U.S. Sen. John Thune (R-S.D.) recently filed an amici curiae brief in support of the petitioners in the pending case Sackett v. Environmental Protection Agency (EPA) before the U.S. Supreme Court. The Sackett case is directly related to how much authority the federal government has over states and private citizens to regulate “waters of the United States” (WOTUS) under the Clean Water Act (CWA). In February, Thune led the entire Senate Republican Conference in urging the EPA and the U.S. Army Corps of Engineers to suspend the pending rulemaking to redefine the scope of waters protected under the CWA, specifically WOTUS, until the U.S. Supreme Court completes its consideration of Sackett v. EPA, as the case is expected to have major implications on CWA scope and enforcement. 

“Like the members of Congress that enacted the CWA, [we] support policies that protect the environment while also ensuring that States retain their traditional role as the primary regulators of land and water resources, and that farmers, manufacturers, small business owners, and property owners like the Petitioners in this case can develop and use their land free of over-burdensome, job-killing federal regulations,” the members said. “These entities need certainty about the scope of ‘waters of the United States’ under the Clean Water Act, and the Court’s endorsement of the Scalia test would provide that long-needed certainty.”

“Congress made clear its intent in legislative text, structure, and history to establish a limited federal regulatory presence in cooperation with the States,” the brief states. “In the CWA, Congress selected language that, from practically the Founding, was understood both to exercise limited jurisdiction and to preserve the States’ traditional role as the principal regulators of local waters and lands. But this intent has now been turned on its head. Through the ‘significant nexus’ test, the EPA and Corps can instead use any ecological connection between land and nearby water as a pretext for intrusive central planning. This case presents an opportunity for the Court to finally put the genie back in the bottle and endorse the functionally equivalent test proposed by Justice Scalia. Only then will Congress’s dual purposes of cooperative federalism and environmental protection in the CWA be fully vindicated.”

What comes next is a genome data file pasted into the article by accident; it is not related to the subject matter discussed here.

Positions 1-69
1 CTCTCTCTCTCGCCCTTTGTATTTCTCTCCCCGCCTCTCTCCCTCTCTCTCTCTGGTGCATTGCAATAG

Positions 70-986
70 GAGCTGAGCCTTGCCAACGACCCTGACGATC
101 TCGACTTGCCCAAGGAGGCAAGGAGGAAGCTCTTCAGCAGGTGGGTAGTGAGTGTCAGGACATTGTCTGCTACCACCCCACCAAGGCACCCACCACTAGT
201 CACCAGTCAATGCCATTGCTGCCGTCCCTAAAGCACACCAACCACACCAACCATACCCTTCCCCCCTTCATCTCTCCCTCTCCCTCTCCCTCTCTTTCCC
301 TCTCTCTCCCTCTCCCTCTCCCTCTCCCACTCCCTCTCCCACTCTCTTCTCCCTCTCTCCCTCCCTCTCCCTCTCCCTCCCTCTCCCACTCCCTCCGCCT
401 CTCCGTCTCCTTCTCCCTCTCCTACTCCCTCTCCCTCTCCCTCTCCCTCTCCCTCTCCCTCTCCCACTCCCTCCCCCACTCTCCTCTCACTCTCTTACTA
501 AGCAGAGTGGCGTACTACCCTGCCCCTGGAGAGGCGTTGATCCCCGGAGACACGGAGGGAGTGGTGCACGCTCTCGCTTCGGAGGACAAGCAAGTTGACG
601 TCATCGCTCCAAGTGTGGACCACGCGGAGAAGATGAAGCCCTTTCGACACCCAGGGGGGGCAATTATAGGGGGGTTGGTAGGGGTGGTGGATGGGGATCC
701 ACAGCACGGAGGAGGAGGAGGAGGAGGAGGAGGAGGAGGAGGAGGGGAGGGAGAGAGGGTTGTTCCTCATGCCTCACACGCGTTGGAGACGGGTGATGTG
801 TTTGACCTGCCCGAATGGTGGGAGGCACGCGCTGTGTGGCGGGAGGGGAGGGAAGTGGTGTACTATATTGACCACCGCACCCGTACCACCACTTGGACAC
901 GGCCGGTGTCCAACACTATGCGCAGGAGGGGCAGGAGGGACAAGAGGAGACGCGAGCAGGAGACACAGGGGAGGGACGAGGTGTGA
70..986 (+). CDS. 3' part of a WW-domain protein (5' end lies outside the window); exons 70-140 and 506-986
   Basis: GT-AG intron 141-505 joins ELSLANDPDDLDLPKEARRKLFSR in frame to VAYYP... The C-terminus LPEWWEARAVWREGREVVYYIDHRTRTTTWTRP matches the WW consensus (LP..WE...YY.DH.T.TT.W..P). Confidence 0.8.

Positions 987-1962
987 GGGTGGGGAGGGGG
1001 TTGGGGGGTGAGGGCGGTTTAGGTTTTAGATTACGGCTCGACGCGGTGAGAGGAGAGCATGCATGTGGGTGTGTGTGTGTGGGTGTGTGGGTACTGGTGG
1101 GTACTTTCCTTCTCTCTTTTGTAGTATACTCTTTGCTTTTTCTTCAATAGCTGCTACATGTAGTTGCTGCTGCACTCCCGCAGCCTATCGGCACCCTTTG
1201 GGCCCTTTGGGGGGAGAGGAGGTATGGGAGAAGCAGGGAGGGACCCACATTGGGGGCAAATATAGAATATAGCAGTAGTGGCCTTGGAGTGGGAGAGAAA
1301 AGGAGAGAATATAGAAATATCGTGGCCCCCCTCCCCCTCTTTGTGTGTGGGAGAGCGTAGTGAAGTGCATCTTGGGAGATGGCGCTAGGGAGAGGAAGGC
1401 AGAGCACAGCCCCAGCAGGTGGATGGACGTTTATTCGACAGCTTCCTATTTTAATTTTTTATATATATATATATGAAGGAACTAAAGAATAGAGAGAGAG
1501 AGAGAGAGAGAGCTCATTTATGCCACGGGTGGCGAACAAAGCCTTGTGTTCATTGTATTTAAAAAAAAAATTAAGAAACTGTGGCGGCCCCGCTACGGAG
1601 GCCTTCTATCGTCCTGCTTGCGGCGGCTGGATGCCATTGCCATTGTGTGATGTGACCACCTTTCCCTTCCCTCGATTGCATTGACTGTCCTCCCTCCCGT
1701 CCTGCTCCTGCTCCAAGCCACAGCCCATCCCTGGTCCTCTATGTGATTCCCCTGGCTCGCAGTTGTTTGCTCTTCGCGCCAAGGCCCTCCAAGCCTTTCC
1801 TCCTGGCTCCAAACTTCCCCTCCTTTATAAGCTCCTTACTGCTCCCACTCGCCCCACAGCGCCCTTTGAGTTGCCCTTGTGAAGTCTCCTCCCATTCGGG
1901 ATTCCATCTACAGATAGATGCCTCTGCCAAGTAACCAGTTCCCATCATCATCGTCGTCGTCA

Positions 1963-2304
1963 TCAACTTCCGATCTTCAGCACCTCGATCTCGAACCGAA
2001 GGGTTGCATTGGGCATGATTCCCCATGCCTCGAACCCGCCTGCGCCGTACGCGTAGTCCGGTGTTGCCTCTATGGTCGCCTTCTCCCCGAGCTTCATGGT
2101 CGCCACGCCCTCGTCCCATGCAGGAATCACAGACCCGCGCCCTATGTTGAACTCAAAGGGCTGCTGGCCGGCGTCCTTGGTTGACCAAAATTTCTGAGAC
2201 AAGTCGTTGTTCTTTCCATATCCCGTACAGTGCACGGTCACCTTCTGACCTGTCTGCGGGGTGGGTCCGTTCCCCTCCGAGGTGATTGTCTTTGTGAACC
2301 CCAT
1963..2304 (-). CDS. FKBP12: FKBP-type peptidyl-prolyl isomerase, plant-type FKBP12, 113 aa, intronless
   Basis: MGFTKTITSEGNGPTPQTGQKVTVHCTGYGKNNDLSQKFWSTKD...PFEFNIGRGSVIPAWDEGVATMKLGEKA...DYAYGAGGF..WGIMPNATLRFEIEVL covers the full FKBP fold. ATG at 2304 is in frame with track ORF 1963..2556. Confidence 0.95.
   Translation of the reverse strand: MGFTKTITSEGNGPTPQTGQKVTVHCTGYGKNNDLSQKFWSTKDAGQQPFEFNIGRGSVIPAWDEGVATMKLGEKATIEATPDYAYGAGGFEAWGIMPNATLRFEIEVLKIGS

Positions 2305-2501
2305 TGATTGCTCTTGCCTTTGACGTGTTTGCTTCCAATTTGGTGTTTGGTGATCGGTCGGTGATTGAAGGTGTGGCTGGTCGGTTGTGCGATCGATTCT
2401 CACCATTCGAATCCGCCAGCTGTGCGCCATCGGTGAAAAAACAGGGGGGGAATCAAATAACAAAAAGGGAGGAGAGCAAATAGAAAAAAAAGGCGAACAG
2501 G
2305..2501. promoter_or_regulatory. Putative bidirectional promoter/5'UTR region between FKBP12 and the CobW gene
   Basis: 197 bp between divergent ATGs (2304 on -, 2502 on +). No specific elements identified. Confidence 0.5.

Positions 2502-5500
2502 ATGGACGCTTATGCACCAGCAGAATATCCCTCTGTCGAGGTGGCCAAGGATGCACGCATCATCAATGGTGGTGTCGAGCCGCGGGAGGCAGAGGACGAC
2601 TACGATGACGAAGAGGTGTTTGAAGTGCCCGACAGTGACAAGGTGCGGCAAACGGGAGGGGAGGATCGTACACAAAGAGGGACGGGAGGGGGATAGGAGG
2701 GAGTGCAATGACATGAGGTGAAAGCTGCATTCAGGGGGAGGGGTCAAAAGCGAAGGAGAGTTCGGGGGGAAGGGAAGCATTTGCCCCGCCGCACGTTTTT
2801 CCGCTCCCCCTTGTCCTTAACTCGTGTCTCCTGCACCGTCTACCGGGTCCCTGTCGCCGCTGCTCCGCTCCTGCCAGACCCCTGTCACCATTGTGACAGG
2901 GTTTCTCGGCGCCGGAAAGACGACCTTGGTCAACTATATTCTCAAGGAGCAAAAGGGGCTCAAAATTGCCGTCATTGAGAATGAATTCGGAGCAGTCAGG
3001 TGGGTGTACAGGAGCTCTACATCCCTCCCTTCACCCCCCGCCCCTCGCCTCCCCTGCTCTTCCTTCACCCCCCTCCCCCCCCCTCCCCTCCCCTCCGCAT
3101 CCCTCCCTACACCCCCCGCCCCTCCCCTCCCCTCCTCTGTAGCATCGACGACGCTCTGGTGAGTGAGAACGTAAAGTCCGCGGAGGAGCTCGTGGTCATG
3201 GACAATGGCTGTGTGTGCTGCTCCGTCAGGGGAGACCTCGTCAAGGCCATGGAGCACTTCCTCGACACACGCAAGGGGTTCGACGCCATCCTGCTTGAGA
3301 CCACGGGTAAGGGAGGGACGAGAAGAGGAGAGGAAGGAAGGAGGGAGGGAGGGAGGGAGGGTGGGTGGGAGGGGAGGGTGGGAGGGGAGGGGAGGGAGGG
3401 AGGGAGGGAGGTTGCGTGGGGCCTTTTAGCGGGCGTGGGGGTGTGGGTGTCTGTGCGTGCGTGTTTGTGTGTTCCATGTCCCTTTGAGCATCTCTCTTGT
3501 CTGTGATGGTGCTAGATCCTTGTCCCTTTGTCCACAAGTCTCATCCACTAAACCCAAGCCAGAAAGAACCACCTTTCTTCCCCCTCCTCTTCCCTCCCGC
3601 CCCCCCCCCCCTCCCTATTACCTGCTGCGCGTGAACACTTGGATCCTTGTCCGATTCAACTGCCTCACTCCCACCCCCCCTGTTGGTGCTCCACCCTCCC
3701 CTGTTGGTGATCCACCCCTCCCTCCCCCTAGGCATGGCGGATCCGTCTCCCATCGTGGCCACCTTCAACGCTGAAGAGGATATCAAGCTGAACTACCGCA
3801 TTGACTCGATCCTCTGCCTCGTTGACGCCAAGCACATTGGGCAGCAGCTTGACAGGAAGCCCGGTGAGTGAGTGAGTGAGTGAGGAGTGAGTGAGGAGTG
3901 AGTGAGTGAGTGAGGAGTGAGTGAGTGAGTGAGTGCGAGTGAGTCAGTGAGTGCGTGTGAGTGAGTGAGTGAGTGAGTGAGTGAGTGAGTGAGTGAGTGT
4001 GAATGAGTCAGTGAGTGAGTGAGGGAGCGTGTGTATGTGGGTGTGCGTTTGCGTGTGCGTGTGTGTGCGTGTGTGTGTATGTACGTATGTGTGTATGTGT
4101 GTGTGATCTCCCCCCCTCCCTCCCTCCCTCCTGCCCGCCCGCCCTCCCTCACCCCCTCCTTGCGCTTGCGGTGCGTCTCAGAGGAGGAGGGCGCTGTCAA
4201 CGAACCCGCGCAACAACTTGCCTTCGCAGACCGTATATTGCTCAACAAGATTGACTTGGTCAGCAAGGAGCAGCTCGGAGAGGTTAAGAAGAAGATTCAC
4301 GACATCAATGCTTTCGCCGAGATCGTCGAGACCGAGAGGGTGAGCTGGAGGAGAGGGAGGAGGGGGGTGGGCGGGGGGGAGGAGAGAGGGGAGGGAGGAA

The brief was led by U.S. Sen. Shelley Moore Capito (R-W.Va.), ranking member of the Senate Environment and Public Works Committee, and U.S. Rep. Sam Graves (R-Mo.), ranking member of the House Transportation and Infrastructure Committee. The brief was supported by 44 U.S. senators and 154 U.S. representatives.

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